There are two types of knowledge: knowledge of self and knowledge of the world. This can be demonstrated graphically with two straight lines: one horizontal and one vertical. The horizontal line is a representation of degree of knowledge of self. The left side of the line represents knowledge of self, and the right side represents ignorance of self. The vertical line represents degree of knowledge of the world. The bottom of the line represents knowledge of the world, and the top of the line represents ignorance of the world. These two lines, when superimposed on one other, create a four-quadrant graph that represents the journey one must travel through in his quest for knowledge.
When one starts out on his journey, he is unconscious of his incompetence. This is the state known as “ignorance is bliss.” In this quadrant, the person is not aware of the many things he does not know. This is where I started on my journey for knowledge about data curation. I was ignorant of the information available.
The next step in the process is to become conscious of your incompetence. In this step, one finds himself in discovery mode. He is constantly discovering new information, which leads to additional information to be learned. This is the state I find myself in now. Although I know much more about the data curation now than I did even a few months ago, I am aware that I am nowhere close to knowing everything I need to know. This can be and indeed is quite overwhelming.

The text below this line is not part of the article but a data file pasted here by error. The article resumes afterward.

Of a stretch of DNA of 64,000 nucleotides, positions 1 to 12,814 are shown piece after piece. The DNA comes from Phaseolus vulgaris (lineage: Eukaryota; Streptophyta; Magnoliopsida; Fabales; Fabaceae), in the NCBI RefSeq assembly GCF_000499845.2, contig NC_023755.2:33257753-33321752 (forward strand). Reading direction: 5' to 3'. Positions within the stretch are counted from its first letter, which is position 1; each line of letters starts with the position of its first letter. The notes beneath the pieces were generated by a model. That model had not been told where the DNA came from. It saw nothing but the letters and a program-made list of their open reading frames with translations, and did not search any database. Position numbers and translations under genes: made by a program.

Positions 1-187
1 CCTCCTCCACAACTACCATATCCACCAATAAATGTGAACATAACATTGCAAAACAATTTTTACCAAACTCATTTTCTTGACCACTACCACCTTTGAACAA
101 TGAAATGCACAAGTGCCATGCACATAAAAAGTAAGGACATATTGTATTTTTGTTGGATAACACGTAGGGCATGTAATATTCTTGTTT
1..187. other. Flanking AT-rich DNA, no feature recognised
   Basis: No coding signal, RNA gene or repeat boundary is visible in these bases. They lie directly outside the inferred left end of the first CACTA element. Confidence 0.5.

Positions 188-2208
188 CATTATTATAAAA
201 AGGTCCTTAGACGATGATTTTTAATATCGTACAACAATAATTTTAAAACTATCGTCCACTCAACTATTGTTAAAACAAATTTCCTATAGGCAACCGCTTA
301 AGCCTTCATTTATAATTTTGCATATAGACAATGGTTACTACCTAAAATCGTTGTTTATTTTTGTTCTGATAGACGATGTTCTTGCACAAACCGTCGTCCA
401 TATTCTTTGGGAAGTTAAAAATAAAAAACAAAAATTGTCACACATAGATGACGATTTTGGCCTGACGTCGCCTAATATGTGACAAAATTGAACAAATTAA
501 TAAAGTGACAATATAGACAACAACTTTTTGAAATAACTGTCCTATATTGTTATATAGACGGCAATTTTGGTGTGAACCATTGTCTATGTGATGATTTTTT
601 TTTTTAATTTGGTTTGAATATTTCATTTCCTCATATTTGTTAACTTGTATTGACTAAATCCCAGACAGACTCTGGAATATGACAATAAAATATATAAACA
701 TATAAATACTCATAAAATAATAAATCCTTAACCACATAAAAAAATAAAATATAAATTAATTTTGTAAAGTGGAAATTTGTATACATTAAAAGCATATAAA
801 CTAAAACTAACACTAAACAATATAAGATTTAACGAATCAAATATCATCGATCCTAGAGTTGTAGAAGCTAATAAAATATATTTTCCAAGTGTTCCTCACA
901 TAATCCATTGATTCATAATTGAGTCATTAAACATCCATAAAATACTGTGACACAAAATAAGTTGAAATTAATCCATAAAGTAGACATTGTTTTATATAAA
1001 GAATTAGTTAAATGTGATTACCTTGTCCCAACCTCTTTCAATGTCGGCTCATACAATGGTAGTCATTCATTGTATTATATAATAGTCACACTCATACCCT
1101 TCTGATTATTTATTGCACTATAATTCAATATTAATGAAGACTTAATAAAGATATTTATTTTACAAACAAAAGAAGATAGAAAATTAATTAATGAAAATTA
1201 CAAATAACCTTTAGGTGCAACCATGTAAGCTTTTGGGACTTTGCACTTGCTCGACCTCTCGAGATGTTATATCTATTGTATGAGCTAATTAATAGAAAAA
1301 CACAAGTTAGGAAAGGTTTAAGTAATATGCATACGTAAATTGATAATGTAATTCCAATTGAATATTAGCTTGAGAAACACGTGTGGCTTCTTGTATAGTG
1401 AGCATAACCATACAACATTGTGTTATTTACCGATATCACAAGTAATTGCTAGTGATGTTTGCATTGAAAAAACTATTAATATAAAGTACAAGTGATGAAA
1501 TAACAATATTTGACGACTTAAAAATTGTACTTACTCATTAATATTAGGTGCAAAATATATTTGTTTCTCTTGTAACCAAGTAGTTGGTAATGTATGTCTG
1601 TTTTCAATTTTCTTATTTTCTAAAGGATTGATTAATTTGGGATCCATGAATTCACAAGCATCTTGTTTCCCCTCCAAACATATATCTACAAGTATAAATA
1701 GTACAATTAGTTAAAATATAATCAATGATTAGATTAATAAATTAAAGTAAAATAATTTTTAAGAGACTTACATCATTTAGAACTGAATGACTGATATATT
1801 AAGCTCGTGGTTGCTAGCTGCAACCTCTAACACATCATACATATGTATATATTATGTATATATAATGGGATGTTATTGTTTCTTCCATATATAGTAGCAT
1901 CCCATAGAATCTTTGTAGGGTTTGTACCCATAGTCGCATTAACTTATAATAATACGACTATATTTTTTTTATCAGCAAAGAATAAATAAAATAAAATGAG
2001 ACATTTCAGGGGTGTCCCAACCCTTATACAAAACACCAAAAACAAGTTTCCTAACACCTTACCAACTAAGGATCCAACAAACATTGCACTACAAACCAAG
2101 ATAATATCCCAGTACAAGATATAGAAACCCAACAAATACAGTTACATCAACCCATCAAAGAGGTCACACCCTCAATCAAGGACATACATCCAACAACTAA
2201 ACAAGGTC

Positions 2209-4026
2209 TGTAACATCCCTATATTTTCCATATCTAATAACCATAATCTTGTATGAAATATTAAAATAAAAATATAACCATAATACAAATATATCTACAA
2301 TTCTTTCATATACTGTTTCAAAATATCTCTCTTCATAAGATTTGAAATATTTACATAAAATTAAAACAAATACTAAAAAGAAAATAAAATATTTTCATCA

The third quadrant signifies becoming conscious of your competence. This is the state one finds himself in when he has learned a substantial amount in a field and can perform tasks within that field easily and without assistance. This is the stage I intend to acheive by attending graduate school.
The final quadrant can be summed up as unconscious competence. This is the state where the skills learned become second nature and conscious thought is taken out of the equation. Most people are in this quadrant while driving or riding a bike. This stage is also called the expert stage. The expert can now teach someone else; however, it may be difficult to explain to someone else how to do something when it has become second nature. It is the highly skilled teacher who can rise to the point where they can not only execute the skill flawlessly without thought, but can also teach it to someone else clearly. This should be the goal of anyone interested in becoming an expert in a subject, as it is for me.
Everyone goes through this process in some way or another. However, most people give up before reaching the third, and especially the fourth, stage. It takes discipline, passion, and motivation to reach the expert stage.